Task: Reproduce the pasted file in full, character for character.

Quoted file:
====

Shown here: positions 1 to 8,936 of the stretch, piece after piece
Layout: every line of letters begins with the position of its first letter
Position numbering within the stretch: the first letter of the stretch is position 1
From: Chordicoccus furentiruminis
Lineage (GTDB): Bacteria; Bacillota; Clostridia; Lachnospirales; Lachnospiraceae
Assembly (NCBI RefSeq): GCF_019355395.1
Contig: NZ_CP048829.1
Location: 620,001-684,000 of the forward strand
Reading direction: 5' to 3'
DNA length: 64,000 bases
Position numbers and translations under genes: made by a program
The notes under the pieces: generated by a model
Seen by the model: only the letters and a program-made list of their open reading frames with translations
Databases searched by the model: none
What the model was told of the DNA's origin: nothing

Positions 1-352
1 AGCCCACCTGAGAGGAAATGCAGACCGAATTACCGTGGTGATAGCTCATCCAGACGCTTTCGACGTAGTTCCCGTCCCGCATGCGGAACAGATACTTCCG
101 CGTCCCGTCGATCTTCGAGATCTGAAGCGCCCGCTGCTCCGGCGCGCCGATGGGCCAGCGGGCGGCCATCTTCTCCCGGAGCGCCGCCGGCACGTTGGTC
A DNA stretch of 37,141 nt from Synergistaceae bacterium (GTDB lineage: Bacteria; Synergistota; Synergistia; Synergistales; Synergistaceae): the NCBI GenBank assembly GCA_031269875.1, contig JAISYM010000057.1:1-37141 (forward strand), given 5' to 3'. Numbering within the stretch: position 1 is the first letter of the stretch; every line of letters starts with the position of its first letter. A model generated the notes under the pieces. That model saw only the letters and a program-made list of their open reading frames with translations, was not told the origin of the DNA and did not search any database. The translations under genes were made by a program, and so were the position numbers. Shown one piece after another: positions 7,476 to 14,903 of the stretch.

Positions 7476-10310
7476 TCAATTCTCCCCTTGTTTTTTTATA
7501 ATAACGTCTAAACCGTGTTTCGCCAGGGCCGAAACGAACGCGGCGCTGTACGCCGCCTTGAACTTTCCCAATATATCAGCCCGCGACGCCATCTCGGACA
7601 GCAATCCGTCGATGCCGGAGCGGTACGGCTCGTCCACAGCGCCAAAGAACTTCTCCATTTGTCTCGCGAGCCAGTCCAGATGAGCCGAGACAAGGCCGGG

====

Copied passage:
Shown here: positions 1 to 8,936 of the stretch, piece after piece
Layout: every line of letters begins with the position of its first letter
Position numbering within the stretch: the first letter of the stretch is position 1
From: Chordicoccus furentiruminis
Lineage (GTDB): Bacteria; Bacillota; Clostridia; Lachnospirales; Lachnospiraceae
Assembly (NCBI RefSeq): GCF_019355395.1
Contig: NZ_CP048829.1
Location: 620,001-684,000 of the forward strand
Reading direction: 5' to 3'
DNA length: 64,000 bases
Position numbers and translations under genes: made by a program
The notes under the pieces: generated by a model
Seen by the model: only the letters and a program-made list of their open reading frames with translations
Databases searched by the model: none
What the model was told of the DNA's origin: nothing

Positions 1-352
1 AGCCCACCTGAGAGGAAATGCAGACCGAATTACCGTGGTGATAGCTCATCCAGACGCTTTCGACGTAGTTCCCGTCCCGCATGCGGAACAGATACTTCCG
101 CGTCCCGTCGATCTTCGAGATCTGAAGCGCCCGCTGCTCCGGCGCGCCGATGGGCCAGCGGGCGGCCATCTTCTCCCGGAGCGCCGCCGGCACGTTGGTC
A DNA stretch of 37,141 nt from Synergistaceae bacterium (GTDB lineage: Bacteria; Synergistota; Synergistia; Synergistales; Synergistaceae): the NCBI GenBank assembly GCA_031269875.1, contig JAISYM010000057.1:1-37141 (forward strand), given 5' to 3'. Numbering within the stretch: position 1 is the first letter of the stretch; every line of letters starts with the position of its first letter. A model generated the notes under the pieces. That model saw only the letters and a program-made list of their open reading frames with translations, was not told the origin of the DNA and did not search any database. The translations under genes were made by a program, and so were the position numbers. Shown one piece after another: positions 7,476 to 14,903 of the stretch.

Positions 7476-10310
7476 TCAATTCTCCCCTTGTTTTTTTATA
7501 ATAACGTCTAAACCGTGTTTCGCCAGGGCCGAAACGAACGCGGCGCTGTACGCCGCCTTGAACTTTCCCAATATATCAGCCCGCGACGCCATCTCGGACA
7601 GCAATCCGTCGATGCCGGAGCGGTACGGCTCGTCCACAGCGCCAAAGAACTTCTCCATTTGTCTCGCGAGCCAGTCCAGATGAGCCGAGACAAGGCCGGG